1) First, it is clear that in Menger’s 1909 article “Geld”, Menger called for government to be the sole supplier of coinage.In 2002 this article was translated by Leland Yeager and Erich Streissler and put in the book Carl Menger and the Evolution of Payments Systems: From Barter to Electronic Money*. Here is Menger:

Like other social institutions, the institution of intermediaries of exchange, which serve the common good in the fullest sense of the term, may, as I shall explain later, emerge or be prompted, but also impeded, in its automatic development by the influence of authority (for example, public or religious) and especially by legislation. This manner of emergence of media of exchange, however, is neither the only nor the earliest one. Here, a relation exits similar to that between statute law and common law: media of exchange originally emerged and eventually, through progressive imitation, became generally used not by way of law or agreement but by way of custom, that is, through similar actions, corresponding to similar subjective impulses and similar intellectual progress, of individuals living together in society (as the unreflective result of specific individual strivings of the members of society) – a circumstance which subsequently, as with other institutions that arose in like manner, does not rule out, of course, their being established or influenced by government.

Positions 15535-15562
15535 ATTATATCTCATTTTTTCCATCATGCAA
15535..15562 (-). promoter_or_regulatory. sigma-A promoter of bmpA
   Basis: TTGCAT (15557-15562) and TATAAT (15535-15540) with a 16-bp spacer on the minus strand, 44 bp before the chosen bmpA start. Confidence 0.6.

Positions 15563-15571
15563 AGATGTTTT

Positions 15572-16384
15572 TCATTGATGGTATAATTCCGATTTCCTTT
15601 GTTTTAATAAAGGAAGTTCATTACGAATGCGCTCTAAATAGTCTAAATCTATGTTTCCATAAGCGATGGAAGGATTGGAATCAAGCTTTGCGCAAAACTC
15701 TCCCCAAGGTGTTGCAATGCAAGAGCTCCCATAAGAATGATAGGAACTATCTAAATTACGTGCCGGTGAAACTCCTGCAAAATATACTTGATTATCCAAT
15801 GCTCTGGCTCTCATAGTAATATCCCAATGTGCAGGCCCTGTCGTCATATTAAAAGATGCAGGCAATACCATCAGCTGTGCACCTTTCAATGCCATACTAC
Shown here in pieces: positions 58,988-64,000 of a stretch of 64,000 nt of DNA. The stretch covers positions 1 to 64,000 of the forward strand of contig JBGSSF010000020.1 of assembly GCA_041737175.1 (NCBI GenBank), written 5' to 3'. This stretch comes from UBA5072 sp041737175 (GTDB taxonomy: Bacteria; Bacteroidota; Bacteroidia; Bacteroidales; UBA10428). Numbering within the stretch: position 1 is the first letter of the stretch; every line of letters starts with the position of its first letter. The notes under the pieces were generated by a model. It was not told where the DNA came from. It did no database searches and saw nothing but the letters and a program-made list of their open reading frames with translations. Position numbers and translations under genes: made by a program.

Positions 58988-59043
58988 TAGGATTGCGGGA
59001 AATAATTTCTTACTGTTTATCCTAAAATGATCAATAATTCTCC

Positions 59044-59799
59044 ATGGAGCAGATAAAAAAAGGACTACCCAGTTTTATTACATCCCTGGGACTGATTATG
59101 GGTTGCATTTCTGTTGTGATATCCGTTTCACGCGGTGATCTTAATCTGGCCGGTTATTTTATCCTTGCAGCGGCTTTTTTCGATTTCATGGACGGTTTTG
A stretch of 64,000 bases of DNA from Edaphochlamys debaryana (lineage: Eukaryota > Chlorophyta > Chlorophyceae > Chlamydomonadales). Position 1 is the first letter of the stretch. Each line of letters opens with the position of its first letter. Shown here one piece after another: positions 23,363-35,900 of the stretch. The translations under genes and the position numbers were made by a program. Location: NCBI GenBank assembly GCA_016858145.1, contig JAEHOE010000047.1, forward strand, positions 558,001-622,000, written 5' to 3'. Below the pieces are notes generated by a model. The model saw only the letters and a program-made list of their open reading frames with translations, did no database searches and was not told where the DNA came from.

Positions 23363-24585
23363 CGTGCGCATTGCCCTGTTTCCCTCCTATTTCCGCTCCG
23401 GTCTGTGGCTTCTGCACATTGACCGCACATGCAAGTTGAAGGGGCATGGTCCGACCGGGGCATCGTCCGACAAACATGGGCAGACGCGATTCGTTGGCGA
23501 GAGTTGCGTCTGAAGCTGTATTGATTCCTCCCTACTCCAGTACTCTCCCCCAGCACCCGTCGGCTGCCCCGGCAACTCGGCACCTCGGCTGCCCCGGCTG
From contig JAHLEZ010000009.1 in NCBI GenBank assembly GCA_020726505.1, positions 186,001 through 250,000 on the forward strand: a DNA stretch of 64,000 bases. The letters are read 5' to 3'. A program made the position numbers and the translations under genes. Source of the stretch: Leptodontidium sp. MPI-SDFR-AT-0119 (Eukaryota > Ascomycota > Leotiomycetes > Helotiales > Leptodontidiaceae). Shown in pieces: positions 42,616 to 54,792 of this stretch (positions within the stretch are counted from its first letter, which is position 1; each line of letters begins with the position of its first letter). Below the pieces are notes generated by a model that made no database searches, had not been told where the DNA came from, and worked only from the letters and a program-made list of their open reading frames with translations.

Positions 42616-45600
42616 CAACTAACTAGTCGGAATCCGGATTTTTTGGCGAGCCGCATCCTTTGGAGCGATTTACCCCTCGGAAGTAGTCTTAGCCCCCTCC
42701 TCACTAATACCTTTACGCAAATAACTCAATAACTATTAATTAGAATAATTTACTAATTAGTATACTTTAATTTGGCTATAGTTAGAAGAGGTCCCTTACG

Here we at least see that the automatic system, which is spontaneous order, is not so absolute to Menger for it does not make its further establishment to be influenced by government. Menger hints that his explanation goes further later in the article, and indeed it does.